Down the other end, Aidan Walsh, Shane Kingston, Bill Cooper, Conor Lehane, and Patrick Horgan (two frees) all split the posts to leave Cork just three in arrears at the break. It was a first half noticeably devoid of any sense of intensity or urgency. The error count was through the roof on either side.

A Tim O’Mahony sideline and Darragh Fitzgibbon missile from out the field were the pick of the early second-half scores as Cork, assisted by the elements, cut the deficit to one — 1-12 to 0-14 — by the 46th minute. And although Cathal Mannion (free) subsequently doubled the Tribesmen’s advantage, Cork hit the front when Tim O’Mahony, played through by Robbie O’Flynn, drilled the sliotar past Éanna Murphy.

But there followed O’Flynn’s sending off and Concannon’s goal to swing the tide back in Galway’s direction.

“This was a championship game in all but name. We knew we needed to win to get into a quarter-final. That is what we came here for, so disappointed not to get a result,” said Kieran Kingston.

“We would have been happy at half-time. We went a point up in the second half so disappointing not to close it out. From what I saw, we wouldn’t have any complaints [with the red card]. When you go down to 14 men, it is always challenging. Galway closed it out that bit better. We struggled in the last 10 minutes, we just seemed to totally run out of legs (Cork didn’t score beyond the 64th minute).”

Kingston added: “I think the league has been good for us in terms of what we have learned, more than anything else.”

The problem is it’ll be May 10 before any of that learning can be put to meaningful use.

Scorers for Galway: B Concannon (1-2); C Mannion (0-5, 0-3 frees); J Flynn (1-1); C Cooney (0-3, 0-2 frees); E Niland (0-2 frees), N Burke (0-2 each); A Tuohey, A Harte, D Burke (0-1 each).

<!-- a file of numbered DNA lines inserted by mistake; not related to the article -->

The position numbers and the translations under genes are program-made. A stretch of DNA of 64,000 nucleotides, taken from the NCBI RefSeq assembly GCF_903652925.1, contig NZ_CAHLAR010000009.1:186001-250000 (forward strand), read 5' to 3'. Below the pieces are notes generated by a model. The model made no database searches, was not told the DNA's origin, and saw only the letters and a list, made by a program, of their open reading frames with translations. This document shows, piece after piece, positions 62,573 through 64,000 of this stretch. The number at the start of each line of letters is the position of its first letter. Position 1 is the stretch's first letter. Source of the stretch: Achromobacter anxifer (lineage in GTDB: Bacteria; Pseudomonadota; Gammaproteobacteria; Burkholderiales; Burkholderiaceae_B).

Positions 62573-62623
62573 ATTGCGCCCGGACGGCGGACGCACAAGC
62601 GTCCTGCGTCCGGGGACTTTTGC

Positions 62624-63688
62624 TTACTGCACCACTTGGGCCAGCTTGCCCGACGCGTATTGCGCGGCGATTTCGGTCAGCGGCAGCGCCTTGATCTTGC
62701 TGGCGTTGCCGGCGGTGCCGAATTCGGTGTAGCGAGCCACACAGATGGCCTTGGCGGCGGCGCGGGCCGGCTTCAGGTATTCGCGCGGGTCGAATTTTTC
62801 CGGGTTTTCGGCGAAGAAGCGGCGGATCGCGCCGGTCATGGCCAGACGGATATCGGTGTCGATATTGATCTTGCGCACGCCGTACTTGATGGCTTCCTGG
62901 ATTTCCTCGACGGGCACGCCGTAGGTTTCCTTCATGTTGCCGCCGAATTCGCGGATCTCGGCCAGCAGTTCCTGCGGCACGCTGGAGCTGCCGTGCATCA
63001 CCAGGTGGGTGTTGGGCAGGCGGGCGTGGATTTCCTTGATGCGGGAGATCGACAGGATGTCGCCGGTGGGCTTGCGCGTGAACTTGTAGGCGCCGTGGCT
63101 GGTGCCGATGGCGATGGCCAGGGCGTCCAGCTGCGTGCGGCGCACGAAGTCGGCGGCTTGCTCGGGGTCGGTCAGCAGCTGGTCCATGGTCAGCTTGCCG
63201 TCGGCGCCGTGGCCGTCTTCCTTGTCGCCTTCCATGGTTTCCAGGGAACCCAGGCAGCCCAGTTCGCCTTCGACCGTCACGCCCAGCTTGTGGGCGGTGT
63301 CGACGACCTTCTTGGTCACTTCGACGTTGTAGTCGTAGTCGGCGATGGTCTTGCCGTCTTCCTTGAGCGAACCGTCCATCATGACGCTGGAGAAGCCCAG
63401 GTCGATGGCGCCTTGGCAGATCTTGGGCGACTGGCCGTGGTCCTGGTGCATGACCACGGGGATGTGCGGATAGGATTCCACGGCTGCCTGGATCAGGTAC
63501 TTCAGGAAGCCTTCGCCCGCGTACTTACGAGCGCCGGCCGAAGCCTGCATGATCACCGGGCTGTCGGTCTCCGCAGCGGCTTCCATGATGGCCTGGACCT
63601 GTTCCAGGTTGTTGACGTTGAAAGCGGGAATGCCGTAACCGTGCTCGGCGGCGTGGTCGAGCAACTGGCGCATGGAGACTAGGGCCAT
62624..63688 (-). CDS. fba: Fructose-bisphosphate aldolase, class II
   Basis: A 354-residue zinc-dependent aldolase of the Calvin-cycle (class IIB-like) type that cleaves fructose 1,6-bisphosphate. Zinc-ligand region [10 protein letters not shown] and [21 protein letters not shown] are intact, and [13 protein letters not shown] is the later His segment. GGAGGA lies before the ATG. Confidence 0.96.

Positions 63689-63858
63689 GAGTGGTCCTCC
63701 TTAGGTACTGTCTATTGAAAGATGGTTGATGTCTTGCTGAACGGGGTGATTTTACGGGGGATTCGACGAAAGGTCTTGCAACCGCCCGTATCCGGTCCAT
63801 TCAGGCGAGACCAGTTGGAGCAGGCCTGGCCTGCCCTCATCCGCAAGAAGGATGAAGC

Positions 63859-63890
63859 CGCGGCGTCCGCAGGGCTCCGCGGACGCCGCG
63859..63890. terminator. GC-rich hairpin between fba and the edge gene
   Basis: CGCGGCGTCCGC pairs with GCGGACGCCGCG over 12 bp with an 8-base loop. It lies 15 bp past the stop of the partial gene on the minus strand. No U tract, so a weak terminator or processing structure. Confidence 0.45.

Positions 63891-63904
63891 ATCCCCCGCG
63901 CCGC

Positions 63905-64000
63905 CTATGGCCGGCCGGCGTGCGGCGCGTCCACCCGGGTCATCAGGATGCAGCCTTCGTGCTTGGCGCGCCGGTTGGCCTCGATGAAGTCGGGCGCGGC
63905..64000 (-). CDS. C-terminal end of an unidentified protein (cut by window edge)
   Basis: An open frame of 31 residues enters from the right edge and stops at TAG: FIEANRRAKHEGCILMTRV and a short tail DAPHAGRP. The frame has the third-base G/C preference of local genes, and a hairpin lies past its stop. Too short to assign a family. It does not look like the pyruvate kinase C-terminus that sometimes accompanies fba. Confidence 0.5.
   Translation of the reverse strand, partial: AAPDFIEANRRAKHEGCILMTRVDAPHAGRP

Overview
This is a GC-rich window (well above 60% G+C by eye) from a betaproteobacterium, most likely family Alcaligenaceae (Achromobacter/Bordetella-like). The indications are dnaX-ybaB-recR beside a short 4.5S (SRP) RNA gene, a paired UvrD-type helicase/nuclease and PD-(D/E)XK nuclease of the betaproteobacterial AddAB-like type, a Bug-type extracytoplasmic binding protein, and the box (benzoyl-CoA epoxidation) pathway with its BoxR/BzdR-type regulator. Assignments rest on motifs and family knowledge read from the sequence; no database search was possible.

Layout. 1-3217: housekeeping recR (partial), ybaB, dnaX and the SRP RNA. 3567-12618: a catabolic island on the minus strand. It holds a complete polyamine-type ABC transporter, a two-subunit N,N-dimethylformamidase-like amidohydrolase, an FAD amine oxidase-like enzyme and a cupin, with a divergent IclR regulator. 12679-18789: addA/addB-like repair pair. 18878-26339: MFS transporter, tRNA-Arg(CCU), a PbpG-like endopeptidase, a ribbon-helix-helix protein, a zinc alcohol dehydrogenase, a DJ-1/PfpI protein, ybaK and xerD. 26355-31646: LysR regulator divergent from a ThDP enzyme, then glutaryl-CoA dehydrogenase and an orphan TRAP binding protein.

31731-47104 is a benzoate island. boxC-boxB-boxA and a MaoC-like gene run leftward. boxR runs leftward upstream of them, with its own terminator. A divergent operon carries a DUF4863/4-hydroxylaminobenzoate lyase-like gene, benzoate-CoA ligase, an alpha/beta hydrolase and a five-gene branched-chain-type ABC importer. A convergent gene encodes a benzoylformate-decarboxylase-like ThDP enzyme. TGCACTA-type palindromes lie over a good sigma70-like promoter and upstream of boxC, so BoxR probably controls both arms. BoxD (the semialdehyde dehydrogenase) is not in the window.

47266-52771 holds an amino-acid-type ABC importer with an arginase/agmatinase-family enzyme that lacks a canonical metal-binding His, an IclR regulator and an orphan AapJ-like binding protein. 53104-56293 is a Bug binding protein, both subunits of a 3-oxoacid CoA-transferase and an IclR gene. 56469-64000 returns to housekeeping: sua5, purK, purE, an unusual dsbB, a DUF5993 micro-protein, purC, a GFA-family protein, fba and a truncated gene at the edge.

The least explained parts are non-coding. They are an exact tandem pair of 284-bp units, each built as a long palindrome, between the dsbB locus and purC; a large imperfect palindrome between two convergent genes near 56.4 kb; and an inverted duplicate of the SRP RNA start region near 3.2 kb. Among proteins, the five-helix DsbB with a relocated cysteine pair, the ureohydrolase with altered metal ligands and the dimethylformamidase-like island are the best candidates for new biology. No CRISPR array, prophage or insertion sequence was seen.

Scorers for Cork: P Horgan (0-9, 0-9 frees); T O’Mahony (1-1, 0-1 sc); S Kingston (0-2); D Fitzgibbon, C Lehane, B Cooper, A Walsh (0-1 each).

GALWAY: É Murphy; D Morrissey, G McInerney, S Loftus; A Harte, S Cooney, F Burke; C Mannion, P Mannion; N Burke, C Cooney, A Tuohey; C Whelan, J Flynn, B Concannon.

Subs: D Burke for N Burke (39 mins); S Linnane for P Mannion (51); E Niland for F Burke (57); TJ Brennan for Harte (60, inj); C Walsh for Concannon (58).

CORK: A Nash; C Spillane, E Cadogan, N O’Leary; B Cooper, T O’Mahony, S O’Leary Hayes; D Fitzgibbon, A Walsh; R O’Flynn, S Harnedy, C Lehane; M Coleman, S Kingston, P Horgan.

Subs: C Cahalane for Walsh (HT, inj); J O’Connor for Lehane (70).

Referee: F Horgan (Tipperary).

The game in 60 seconds

It mattered:The sending off of Robbie O’Flynn after 52 minutes. Cork had overturned a three-point interval deficit to lead by 1-14 to 1-13 at the time of the red card. Momentum shifted to Galway from that point forward.

Can't ignore: Galway’s dreadful first-half wide count of 11. This litany of misses contrasted sharply with Cork who had not a single wide in the opening 35 minutes. Galway were fortunate their first-half wastefulness did not come back to haunt them.

Good day:Encouraging to see Galway, minus Joe Canning, come out on top in such a tight contest. 2017 All-Ireland winning captain David Burke also got his first minutes in a maroon shirt in 2020.

Bad day:Cork, as a result of their league elimination, will now go 10 weeks without a competitive fixture. “No, it is not ideal,” said Kieran Kingston of the long layoff in front of them.

Best on show: The Galway full-back line was excellent, particularly in the second-half when facing the gale. Darren Morrissey and Gearoid McInerney can be most pleased with their day’s work.

Physio room: Aidan Walsh was withdrawn during the interval break because of concussion. The incident which led to Walsh becoming concussed occurred right before half-time. Joe Canning’s ongoing calf injury meant he was absent for the second weekend-in-a-row. Shane O’Neill confirmed afterwards that Canning will not be available for Tipperary’s visit this Sunday.

Sideline Smarts:Kieran Kingston commented afterwards that his team “seemed to totally run out of legs” in the closing stages. It was an accurate observation, and yet Kingston and his management made only two changes in total - the first, which was injury-enforced, came at half-time, the other arriving at the beginning of second-half stoppages.

Man in the Middle:Fergal Horgan was correct in his decision to send off Robbie O’Flynn.

Where next? Cork’s next competitive fixture - their Munster SHC opener at home to Limerick - is 10 weeks in the distance. Galway welcome Tipperary to Pearse Stadium on Sunday for their rescheduled Group A game. Winner advances to league quarter-final. In the event of a draw, Tipperary, on account of their superior score difference, progress.